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Profile: Dan Rostenkowski
Dan Rostenkowski was a participant or observer in the following events:
Attorney General Janet Reno announces that all 93 US Attorneys must resign promptly, allowing the Clinton administration to appoint its own prosecutors for the positions. All 93 US Attorneys are Republicans appointed during the Reagan and Bush administrations, and US Attorneys are routinely replaced after a change in administrations, particularly when the incoming president is of a different party than the outgoing president. Jay B. Stephens, the US Attorney for the District of Columbia, suggests that the Clinton administration wants to derail his ongoing investigation of Representative Dan Rostenkowski (D-IL), a key Clinton ally thought to be involved in political corruption. While stopping short of directly accusing Reno or President Clinton of desiring to interfere in the case, he says, “This case has been conducted with integrity, and I trust the decisions in this case will not be made based on political considerations.” If Stephens or his successor indicts Rostenkowski, the congressman would have to relinquish his chairmanship of the House Ways and Means Committee, costing Clinton a key political ally in that powerful body. Reno denies any connection between the Rostenkowski investigation and the firings. Stephens is being treated like the rest of the US Attorneys, she says, and she would consider allowing some to stay on if they were critically involved in ongoing investigations. All 93 US Attorneys knew they would be asked to leave office if Clinton won the election, and 16 have already resigned. Reno says she wants the resignations “so that the US Attorneys presently in position will know where they stand and that we can begin to build a team.” Some Clinton administration officials call Stephens’s veiled allegations “absurd,” and say that it is surprising it has taken this long to ask for the US Attorney resignations. [New York Times, 3/24/1993; Providence Journal, 3/24/1993] The Rostenkowski investigation will be pursued by Stephens’s successor, Eric Holder, and Rostenkowski will be found guilty of mail fraud and sentenced to jail. [Washington Post, 4/10/1996]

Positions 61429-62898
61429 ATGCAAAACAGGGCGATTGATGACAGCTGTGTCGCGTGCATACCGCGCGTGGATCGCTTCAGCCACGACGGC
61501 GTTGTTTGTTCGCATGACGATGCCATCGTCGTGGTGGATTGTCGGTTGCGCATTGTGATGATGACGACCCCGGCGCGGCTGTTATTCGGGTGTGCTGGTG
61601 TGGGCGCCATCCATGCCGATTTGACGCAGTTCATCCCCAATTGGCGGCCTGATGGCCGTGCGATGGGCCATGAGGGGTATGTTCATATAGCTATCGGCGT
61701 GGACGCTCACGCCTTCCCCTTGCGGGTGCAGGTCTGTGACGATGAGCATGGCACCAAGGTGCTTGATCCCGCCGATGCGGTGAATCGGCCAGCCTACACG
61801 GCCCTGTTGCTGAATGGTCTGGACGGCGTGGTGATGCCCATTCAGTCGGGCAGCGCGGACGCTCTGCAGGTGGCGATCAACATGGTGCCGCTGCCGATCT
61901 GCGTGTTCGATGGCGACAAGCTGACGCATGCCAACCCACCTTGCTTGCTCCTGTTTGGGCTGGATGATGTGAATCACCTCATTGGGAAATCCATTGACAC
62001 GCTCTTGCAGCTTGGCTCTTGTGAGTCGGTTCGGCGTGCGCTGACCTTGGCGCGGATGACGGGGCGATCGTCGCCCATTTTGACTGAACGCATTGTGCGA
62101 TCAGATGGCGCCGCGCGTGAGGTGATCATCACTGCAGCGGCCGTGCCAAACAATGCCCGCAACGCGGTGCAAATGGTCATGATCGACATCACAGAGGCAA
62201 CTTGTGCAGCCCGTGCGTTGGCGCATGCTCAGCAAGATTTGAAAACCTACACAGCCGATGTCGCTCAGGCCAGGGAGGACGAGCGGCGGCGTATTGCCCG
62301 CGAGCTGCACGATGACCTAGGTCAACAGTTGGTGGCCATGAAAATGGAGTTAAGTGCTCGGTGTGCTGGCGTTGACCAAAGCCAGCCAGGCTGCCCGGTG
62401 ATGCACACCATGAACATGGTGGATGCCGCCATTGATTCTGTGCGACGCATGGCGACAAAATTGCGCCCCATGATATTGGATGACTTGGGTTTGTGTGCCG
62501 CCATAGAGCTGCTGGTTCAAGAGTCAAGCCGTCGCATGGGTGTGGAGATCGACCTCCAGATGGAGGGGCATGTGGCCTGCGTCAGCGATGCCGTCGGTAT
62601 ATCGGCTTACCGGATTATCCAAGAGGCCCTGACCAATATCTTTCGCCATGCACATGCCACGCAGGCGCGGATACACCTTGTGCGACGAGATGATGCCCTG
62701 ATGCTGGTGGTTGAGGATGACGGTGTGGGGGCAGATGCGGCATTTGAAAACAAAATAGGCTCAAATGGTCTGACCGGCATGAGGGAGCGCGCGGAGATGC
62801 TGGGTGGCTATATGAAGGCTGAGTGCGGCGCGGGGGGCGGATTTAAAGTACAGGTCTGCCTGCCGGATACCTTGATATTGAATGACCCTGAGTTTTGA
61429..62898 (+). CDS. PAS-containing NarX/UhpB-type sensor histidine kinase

Bruce Fein, an associate attorney general under the Reagan administration, accuses the Clinton administration of “politicizing” the Justice Department by asking for all 93 sitting US Attorneys to resign (see March 24, 1993). All 93 US Attorneys are Republican political appointees, and many expected to be asked to leave when President Clinton won the election in November 1992. But Fein accuses Clinton of “accommodat[ing] Democratic spoils” by asking the Reagan and Bush appointees to leave, and says the resignations will stop the investigation of Representative Dan Rostenkowski (D-IL), the chairman of the House Ways and Means Committee and one of Clinton’s close allies in Congress. Fein accuses that the resignations are being carried out for “partisan political reasons,” though he cites no evidence to back this claim. “That genuflection to the Democratic Party undermines public confidence in the administration of justice, a consequence [Attorney General Janet] Reno was purported to deplore.… [M]aking allegiance to the Democratic Party the chief concern in selecting federal prosecutors creates, at a minimum, an appearance that justice will be skewed, not evenhanded.” Removing US Attorney Jay Stephens while his office is investigating Rostenkowski constitutes an “obvious political conflict of interest,” as, Fein says, a Democratic US Attorney can be expected to exonerate Rostenkowski. Moreover, Fein writes, “partisan Democrat” Eleanor Holmes Norton, the Congressional delegate from Washington, DC, will help select Stephens’s successor, and Norton, Fein says, “is thus likely to lobby for a US Attorney benignly disposed toward Rostenkowski.” [New York Times, 3/24/1993; San Diego Union-Tribune, 4/4/1993] The Rostenkowski investigation will be pursued by Stephens’s successor, Eric Holder, and Rostenkowski will be found guilty of mail fraud and sentenced to jail. [Washington Post, 4/10/1996]
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